I have heard some suggest that Mormon women should have the priesthood and I wonder why? The priesthood is something that helps men develop qualities that women already possess naturally. Here’s an example: You learn your neighbor is very sick. What do you do? You call them and ask “What can I do?” They tell you “Nothing, we’re doing ok,” So you make them dinner. You take it over and notice their yard is in need of some cleanup. So you send your kids over to rake up some leaves. You check on them every day and make sure they have dinner and a few days later, you learn the mom is worse and may need to go to the hospital. You call the Relief-Society president and find out who their home teachers are. You then call their home teachers and they learn from you for the first time that their family is sick. The home teachers show up and give her a blessing. Without the need for the priesthood, the loving, caring, nurturing women of the church would do everything themselves. Instead of calling for their home teachers, your husband, the bishop etc; the sisters would have handle the all the needs of the fellow members and non-members alike; and the men would miss out on the opportunity to help another person and learn some compassion. Think all of the duties of the priesthood; collecting fast offerings, passing the sacrament, giving blessings, being a home teacher, serving as a bishop etc. EVERY SINGLE duty of the priesthood is, in its simplest form, meant to teach men to become caring, compassionate, nurturing. Most women already possess these qualities. We don’t need the priesthood; we’re already done with that lesson.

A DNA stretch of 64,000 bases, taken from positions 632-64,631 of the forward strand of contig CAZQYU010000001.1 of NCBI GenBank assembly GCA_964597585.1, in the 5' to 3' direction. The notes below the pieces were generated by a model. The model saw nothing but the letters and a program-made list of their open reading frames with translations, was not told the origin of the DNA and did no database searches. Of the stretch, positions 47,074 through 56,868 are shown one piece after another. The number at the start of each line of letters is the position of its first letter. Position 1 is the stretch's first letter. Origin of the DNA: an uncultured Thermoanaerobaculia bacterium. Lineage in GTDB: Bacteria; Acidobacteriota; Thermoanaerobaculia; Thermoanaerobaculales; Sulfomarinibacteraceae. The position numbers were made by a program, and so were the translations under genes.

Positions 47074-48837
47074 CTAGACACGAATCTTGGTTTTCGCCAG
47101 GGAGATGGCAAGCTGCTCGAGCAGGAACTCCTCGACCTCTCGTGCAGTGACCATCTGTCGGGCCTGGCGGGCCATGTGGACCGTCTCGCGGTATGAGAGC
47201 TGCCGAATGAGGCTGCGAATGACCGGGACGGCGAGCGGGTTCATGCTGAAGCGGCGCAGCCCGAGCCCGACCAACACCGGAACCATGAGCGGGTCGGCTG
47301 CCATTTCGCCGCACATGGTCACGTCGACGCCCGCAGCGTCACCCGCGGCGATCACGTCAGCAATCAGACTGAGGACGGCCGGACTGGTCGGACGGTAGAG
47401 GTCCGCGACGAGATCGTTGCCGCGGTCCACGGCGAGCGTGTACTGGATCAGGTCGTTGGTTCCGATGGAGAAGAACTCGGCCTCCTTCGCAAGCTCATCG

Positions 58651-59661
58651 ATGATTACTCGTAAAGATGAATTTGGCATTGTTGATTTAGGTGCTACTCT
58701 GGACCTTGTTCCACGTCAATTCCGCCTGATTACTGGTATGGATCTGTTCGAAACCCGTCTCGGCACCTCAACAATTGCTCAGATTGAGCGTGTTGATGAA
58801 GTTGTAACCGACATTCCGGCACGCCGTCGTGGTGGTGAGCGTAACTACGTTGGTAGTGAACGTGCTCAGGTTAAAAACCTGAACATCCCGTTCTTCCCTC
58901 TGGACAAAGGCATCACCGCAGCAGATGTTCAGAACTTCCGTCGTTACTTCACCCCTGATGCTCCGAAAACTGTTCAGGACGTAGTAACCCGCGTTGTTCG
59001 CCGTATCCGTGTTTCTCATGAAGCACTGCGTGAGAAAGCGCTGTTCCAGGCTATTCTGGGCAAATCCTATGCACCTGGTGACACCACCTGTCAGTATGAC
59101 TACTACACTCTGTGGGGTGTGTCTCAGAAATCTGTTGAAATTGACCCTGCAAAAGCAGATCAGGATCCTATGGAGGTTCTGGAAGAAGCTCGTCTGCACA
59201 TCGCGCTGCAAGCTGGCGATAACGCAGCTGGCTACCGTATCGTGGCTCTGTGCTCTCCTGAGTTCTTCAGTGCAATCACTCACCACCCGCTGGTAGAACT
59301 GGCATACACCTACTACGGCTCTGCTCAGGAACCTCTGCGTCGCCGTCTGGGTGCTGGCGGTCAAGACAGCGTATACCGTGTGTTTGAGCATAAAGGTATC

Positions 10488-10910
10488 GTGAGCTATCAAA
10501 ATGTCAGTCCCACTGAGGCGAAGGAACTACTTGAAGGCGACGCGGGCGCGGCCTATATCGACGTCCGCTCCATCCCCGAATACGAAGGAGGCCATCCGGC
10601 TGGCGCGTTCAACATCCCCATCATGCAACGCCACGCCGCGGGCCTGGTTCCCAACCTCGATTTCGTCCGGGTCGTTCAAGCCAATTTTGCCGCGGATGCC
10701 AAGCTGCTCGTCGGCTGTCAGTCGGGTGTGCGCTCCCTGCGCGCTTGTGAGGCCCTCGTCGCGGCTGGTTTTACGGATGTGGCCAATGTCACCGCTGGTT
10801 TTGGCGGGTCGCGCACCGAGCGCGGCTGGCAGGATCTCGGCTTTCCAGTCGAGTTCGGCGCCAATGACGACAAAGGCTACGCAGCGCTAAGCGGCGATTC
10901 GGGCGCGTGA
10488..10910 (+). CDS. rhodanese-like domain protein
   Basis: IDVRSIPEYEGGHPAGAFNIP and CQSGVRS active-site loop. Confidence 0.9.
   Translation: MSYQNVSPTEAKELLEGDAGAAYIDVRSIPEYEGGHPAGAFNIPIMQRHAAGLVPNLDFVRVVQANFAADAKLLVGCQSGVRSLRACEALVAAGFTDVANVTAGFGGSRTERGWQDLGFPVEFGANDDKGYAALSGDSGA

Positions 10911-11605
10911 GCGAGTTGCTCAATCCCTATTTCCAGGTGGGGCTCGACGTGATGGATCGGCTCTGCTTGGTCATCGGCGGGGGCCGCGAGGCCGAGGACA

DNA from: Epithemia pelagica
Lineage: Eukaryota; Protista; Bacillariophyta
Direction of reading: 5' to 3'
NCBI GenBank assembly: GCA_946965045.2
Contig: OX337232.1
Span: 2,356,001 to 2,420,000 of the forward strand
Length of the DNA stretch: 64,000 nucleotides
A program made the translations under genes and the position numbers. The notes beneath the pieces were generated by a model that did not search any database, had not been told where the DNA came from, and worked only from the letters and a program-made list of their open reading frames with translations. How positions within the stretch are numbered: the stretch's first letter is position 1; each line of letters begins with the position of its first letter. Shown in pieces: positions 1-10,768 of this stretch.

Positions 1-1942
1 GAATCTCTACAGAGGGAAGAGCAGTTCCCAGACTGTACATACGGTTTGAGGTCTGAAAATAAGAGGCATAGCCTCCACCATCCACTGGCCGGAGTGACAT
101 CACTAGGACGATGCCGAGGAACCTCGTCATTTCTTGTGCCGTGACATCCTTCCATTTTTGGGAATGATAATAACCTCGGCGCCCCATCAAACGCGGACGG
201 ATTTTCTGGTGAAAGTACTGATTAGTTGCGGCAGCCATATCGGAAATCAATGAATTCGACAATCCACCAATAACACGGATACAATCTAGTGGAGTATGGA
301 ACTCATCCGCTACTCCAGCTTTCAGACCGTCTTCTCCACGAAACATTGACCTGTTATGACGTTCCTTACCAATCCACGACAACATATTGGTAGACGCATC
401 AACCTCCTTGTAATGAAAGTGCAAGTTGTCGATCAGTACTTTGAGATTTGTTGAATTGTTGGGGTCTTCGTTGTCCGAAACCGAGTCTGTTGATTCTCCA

• Michele: To understand what pants to church sunday was about, please read this article:

      And please read all the links that spell out the basics of Mormon feminism. THe men in my life are already nurturing, compassionate, and caring–and they do not hold the priesthood. I reject the notion that God created our souls with essential gendered differences. It’s demeaning to the men in my life. When gender becomes more important than Christlike love for the individual in all his or her particularity, it’s an obstacle.

      • There are a lot of shades of feminism. There are a lot of different ways to define and experience equality.